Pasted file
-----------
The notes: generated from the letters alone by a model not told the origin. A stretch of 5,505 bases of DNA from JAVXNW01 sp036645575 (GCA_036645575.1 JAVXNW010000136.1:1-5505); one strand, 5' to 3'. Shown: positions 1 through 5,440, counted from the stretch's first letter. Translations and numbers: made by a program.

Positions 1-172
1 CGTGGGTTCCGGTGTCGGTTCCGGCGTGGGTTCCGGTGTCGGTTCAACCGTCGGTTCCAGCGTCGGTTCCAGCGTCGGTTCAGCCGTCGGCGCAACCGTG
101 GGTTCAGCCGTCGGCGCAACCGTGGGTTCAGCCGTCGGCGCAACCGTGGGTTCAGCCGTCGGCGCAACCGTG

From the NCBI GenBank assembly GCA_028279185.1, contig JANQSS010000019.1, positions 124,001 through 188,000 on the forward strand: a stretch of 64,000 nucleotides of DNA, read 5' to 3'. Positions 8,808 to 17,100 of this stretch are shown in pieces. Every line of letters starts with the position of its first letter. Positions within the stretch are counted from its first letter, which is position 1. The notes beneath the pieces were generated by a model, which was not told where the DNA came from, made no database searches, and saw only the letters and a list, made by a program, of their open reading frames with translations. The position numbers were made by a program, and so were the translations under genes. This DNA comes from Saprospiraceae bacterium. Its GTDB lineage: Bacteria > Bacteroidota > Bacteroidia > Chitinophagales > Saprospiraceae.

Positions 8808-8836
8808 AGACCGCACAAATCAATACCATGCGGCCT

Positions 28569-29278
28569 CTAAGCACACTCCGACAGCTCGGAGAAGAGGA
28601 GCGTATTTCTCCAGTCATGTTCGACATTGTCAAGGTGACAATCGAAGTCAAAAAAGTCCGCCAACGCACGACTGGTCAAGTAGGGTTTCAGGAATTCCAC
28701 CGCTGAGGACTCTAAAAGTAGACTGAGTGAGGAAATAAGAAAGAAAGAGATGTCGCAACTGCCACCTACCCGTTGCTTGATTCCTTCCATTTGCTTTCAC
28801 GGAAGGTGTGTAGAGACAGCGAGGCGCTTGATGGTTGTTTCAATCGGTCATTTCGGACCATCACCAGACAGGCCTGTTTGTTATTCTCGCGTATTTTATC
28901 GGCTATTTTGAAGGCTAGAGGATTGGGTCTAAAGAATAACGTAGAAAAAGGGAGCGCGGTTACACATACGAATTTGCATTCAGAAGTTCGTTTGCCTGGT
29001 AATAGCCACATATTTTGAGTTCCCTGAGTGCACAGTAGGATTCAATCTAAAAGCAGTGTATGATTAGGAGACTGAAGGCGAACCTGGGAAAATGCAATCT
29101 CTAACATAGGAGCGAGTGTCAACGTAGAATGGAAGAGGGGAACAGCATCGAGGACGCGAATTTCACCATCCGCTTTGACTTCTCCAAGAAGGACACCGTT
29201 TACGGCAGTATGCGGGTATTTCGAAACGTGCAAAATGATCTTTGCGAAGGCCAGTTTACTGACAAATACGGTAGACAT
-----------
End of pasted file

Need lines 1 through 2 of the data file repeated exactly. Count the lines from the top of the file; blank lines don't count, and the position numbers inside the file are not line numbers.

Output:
The notes: generated from the letters alone by a model not told the origin. A stretch of 5,505 bases of DNA from JAVXNW01 sp036645575 (GCA_036645575.1 JAVXNW010000136.1:1-5505); one strand, 5' to 3'. Shown: positions 1 through 5,440, counted from the stretch's first letter. Translations and numbers: made by a program.

Positions 1-172